Thirty-one patients were included in the study: 23 women and 12 men. The mean age was 64.2 years, range 19–85 years. Seventeen patients were from the Swedish centre, 10 from the German centre and 8 from the Polish centre. All patients presented with chronic pruritus (more than 6 weeks). This pruritus was sine materia, i.e. not associated with primary skin lesion, in all cases and was generalized or localized. There was no identified cause in all cases. A chronological relationship of the occurrence of pruritus with one or several life events that could have psychological repercussions was found in 16 cases (46%), variations in intensity associated with stress in 16 cases (46%), nocturnal variations in 24 cases (69%), predominance during rest or inaction in 20 cases (57%). A psychological disorder was associated in 26 cases (74%). Pruritus was improved by psychotropic drugs in 21 cases (60%) and by psychotherapy in 5 cases (14%). In all cases, 3 compulsory criteria were present. Twenty-seven patients out of 35 presented with 3 optional criteria or more out of 7 (3 criteria: 7; 4 criteria: 13; 5 criteria: 4; 6 criteria: 3).

Compulsory criteria appeared well-defined because they were present in all patients. In 8/35 patients (23%), only 1 or 2 optional criteria were found. We propose to classify the diagnosis of FID as doubtful in these cases. In 77%, FPDG criteria allow to confirm this diagnosis. Among optional criteria, nocturnal variations and predominance during rest or inaction appear as very good clinical criteria because they were reported by 69% and 57%, respectively, of patients. An associated psychological disorder was noted by investigators in 73%. Variations according to stress and a chronological relationship of the occurrence of pruritus with one or several life events that could have psychological repercussions were present in only 46%: it could be more difficult spontaneously to spot such a chronology for patients. The effects of treatments do not appear to be discriminant criteria, but they were not used in most cases (especially psychotherapies). They are useful to confirm diagnosis later and to convert a doubtful diagnosis of FID into a definite one.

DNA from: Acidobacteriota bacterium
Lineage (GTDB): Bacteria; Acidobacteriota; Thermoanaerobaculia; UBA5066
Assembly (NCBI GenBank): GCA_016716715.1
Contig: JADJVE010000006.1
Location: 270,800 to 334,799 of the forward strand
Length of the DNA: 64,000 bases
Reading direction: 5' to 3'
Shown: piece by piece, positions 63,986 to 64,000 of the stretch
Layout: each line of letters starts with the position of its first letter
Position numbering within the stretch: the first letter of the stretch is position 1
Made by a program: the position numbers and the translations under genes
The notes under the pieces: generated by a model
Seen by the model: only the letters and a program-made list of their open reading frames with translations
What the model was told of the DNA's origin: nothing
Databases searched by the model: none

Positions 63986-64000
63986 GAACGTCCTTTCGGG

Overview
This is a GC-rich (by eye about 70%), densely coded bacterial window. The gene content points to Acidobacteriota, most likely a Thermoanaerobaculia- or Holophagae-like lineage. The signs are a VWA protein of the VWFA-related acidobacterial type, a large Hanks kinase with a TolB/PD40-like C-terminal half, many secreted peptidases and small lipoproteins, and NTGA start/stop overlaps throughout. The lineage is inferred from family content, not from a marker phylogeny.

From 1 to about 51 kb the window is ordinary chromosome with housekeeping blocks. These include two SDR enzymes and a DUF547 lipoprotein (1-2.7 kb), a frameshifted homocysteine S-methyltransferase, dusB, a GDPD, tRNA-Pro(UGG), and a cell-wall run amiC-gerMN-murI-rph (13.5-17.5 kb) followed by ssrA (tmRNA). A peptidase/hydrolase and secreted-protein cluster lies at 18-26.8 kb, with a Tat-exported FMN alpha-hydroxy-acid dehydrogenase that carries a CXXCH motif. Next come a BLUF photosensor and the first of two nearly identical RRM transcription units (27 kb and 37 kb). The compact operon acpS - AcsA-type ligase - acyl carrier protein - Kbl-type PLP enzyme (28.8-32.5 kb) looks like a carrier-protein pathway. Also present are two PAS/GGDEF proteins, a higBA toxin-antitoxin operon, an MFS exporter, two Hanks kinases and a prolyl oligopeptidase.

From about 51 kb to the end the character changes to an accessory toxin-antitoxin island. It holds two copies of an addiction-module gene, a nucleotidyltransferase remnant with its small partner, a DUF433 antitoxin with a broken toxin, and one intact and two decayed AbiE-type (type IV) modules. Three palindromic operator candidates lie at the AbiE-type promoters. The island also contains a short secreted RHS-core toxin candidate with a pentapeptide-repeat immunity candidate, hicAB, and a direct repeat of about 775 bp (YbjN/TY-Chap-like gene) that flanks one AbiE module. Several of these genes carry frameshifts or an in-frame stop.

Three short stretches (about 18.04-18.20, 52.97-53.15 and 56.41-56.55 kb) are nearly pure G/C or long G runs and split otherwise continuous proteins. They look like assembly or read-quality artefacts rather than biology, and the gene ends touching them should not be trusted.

Hence, FPDG criteria and their repartition between compulsory and optional criteria seem to be adequate and discriminant and their use pertinent and helpful. Further studies are needed to validate these criteria with doctors who are not experts in pruritus, unlike the investigators in this study, or to test these criteria on other causes of pruritus. Definition of similar criteria in other somatoform disorders could be very useful (4).


1. van Os-Medendorp H, Eland-de Kok PCM, Grypdonck M, Bruijnzeel-Koomen CA, Ros WJG. Prevalence and predictors of psychosocial morbidity in patients with chronic pruritic skin. J Eur Acad Dermatol Venereol 2006; 20: 810–817.

2. Paus R, Schmelz M, Biro T, Steinhoff M. Frontiers in pruritus research: scratching the brain for more effective itch therapy. J Clin Invest 2006; 116: 1174–1185.

3. Misery L, Alexandre S, Dutray S, Chastaing M, Consoli SG, Audra H, et al. Functional itch disorder or psychogenic pruritus: suggested diagnosis criteria from the French psychodermatology group. Acta Derm Venereol 2007; 87: 341–344.

4. Misery L. Functional itch disorder or psychogenic pruritus. Expert Rev Dermatol 2008; 3: 49–53.